# Independent, unbounded variance, and almost sure convergence

Over at Reddit someone asked, "Is it possible for a sum of the sequence of independent random variables to converge in probability, even when their variance doesn't converge?"

I was wonder about a similar related question.

"If you have a sequence of independent real random variables $$X_n$$ and Var($$X_n$$) is unbounded, is it possible that the $$X_n$$ converge almost surely?"

• I don't see why anybody would downvote this. Jun 14, 2022 at 18:42
• @Michael OK, so maybe we can combine Levon's idea with the law of large numbers. if we have i.i.d. random variables $Y_i$ such that for all positive integers $k$, $P(Y_i=2^k) = \pi^2/(12 k^2)$, $P(Y_i=-2^k) = \pi^2/(12 k^2)$, $P(Y=k)=0$ when $k$ is not a power of 2, and $X_n = \frac{1}{n} \sum_{i=1}^n Y_i$, then by SLLN the $X_n\rightarrow 0$ a.s., but I think $Var(X_n)=\infty$ for all $n$. Jun 14, 2022 at 20:35
• I deleted my comment since I didn't originally notice you were not talking about convergence of the sample means. I gave another answer below. [My original comment was that the standard SLLN works for iid random variables with finite mean but infinite variance.] Jun 14, 2022 at 20:38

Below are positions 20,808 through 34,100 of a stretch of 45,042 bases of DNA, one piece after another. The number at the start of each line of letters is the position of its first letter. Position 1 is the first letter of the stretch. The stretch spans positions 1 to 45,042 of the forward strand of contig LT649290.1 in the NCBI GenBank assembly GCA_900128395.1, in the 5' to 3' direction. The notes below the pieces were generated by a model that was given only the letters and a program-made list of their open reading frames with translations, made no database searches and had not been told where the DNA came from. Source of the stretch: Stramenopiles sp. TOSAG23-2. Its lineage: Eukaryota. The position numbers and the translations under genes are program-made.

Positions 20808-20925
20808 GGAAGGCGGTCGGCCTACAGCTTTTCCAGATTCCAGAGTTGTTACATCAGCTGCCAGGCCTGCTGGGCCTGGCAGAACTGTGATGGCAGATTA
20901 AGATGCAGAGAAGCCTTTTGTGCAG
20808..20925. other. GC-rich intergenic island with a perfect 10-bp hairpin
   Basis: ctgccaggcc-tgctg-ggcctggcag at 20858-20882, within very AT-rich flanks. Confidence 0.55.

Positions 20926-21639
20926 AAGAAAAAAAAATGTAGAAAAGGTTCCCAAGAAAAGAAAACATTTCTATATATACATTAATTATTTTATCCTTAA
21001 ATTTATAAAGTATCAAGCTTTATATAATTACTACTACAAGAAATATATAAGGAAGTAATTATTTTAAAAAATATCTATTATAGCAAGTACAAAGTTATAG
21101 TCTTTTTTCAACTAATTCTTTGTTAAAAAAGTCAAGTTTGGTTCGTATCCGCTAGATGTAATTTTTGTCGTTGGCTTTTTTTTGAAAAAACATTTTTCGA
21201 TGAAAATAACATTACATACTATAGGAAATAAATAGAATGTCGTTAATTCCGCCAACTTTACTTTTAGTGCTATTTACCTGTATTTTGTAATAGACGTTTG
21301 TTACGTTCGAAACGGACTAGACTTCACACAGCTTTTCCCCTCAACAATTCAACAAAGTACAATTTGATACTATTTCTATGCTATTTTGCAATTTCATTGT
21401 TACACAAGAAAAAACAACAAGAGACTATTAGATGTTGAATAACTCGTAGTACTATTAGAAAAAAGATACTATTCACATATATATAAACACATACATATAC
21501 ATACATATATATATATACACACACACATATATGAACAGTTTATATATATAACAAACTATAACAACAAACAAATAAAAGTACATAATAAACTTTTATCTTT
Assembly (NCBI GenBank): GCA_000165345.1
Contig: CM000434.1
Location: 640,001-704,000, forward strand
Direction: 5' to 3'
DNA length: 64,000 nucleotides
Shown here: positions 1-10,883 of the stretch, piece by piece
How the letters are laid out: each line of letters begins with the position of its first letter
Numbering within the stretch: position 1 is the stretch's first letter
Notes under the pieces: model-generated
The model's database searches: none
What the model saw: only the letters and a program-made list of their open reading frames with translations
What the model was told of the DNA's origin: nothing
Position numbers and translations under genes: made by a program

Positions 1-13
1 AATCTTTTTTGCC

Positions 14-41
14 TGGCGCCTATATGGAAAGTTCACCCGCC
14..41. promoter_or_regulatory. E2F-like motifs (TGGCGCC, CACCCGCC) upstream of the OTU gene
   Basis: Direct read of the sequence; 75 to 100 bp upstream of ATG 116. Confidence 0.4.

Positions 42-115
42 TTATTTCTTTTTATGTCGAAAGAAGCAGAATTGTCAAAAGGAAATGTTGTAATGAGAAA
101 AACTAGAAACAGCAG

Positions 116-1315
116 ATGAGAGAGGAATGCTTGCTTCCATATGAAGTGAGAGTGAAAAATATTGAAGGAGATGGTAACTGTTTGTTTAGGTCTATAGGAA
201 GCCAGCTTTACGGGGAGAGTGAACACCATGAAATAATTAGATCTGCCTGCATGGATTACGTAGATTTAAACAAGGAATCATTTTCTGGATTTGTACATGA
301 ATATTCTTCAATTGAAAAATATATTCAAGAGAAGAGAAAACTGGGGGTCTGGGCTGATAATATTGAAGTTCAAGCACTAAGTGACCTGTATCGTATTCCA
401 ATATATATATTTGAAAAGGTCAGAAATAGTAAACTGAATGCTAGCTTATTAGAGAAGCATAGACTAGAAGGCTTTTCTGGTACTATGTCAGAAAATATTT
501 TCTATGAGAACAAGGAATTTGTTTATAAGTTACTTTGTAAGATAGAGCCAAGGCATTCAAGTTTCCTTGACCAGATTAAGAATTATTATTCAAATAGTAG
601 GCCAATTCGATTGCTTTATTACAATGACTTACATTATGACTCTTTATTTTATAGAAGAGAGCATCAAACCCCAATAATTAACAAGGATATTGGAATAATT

This may be similar in spirit to the other answer but perhaps simpler. Let $$\{Y_i\}_{i=1}^{\infty}$$ be i.i.d. with zero mean and infinite variance, let $$\{U_i\}_{i=1}^{\infty}$$ be i.i.d. uniform $$[0,1]$$ and independent of $$\{Y_i\}$$. Define $$X_n = Y_n1_{\{U_n\leq 1/n^2\}} \quad \forall n \in \{1, 2, 3, …\}$$ Then $$\{X_n\}_{n=1}^{\infty}$$ are mutually independent. Now $$P[X_n\neq 0] \leq 1/n^2$$ and Borel-Cantelli ensures $$X_n\rightarrow 0$$ almost surely. But $$E[X_n]=0$$ and $$Var(X_n)=E[X_n^2] = E[Y_n^2](1/n^2) = \infty$$ for all $$n$$.

• Great. Thank you. The key seems to be that $P(\cap_{n=1}^\infty(\cup_{k=n}^\infty E_n))=0$ by Borel-Cantelli with $E_n$ being the event $X_n\neq 0$. Jun 14, 2022 at 20:52

Yes, such a sequence exists. Consider the following construction:

$$X_m \sim p_m(x)=\sum_{k=1}^m \frac{m}{2} \cdot \mathbb{I}_{[k, k+1/m^2] \cup [-k-1/m^2, -k]}$$

By symmetry we have $$\mathbb{E}[X_n]=0$$. So, $$\mathbb{D}X_m=\mathbb{E}[X_m^2] = \\ =\int_{\mathbb{R}} x^2 p_m(x)dx = 2 \cdot \sum_{k=1}^m 2m \cdot \int_k^{k+1/m^2} x^2dx$$ Now see my God-like integration technique: $$\int_k^{k+1/m^2} x^2dx = \frac{1}{3} (k+1/m^2)^3 - \frac{1}{3} k = \\ =\frac{1}{3}(\frac{3k^2}{m^2}+\frac{3k}{m^4}+\frac{1}{m^6})$$

The variance:

$$\mathbb{D}X_m=4/3 \cdot \sum_{k=1}^m \frac{3k^2}{m}+\frac{3k}{m^3}+\frac{1}{m^5} = 4/3 \cdot 1 / m \cdot O(m^3) = O(m^2) \to \infty$$

is unbounded.

But the measure of a set where $$p_m(x) \ne 0$$

$$2m \cdot 1/m^2 = O(1 / m) \to 0$$

So, $$X_m$$ almost surely converges to 0.

• Much appreciation for your integration skills :) Jun 14, 2022 at 18:27
• What random variable does the sequence of $(X_1, X_2, X_3, \ldots)$ converge almost surely to? Suppose $P(Y=0)=1$. The $X_m$ can't converge to $Y$ because $P(|X_m|<1/2)=0$ for all $m$. I think. Jun 14, 2022 at 18:32
• @irchans thank you for comments. I'll try to edit my answer Jun 14, 2022 at 18:40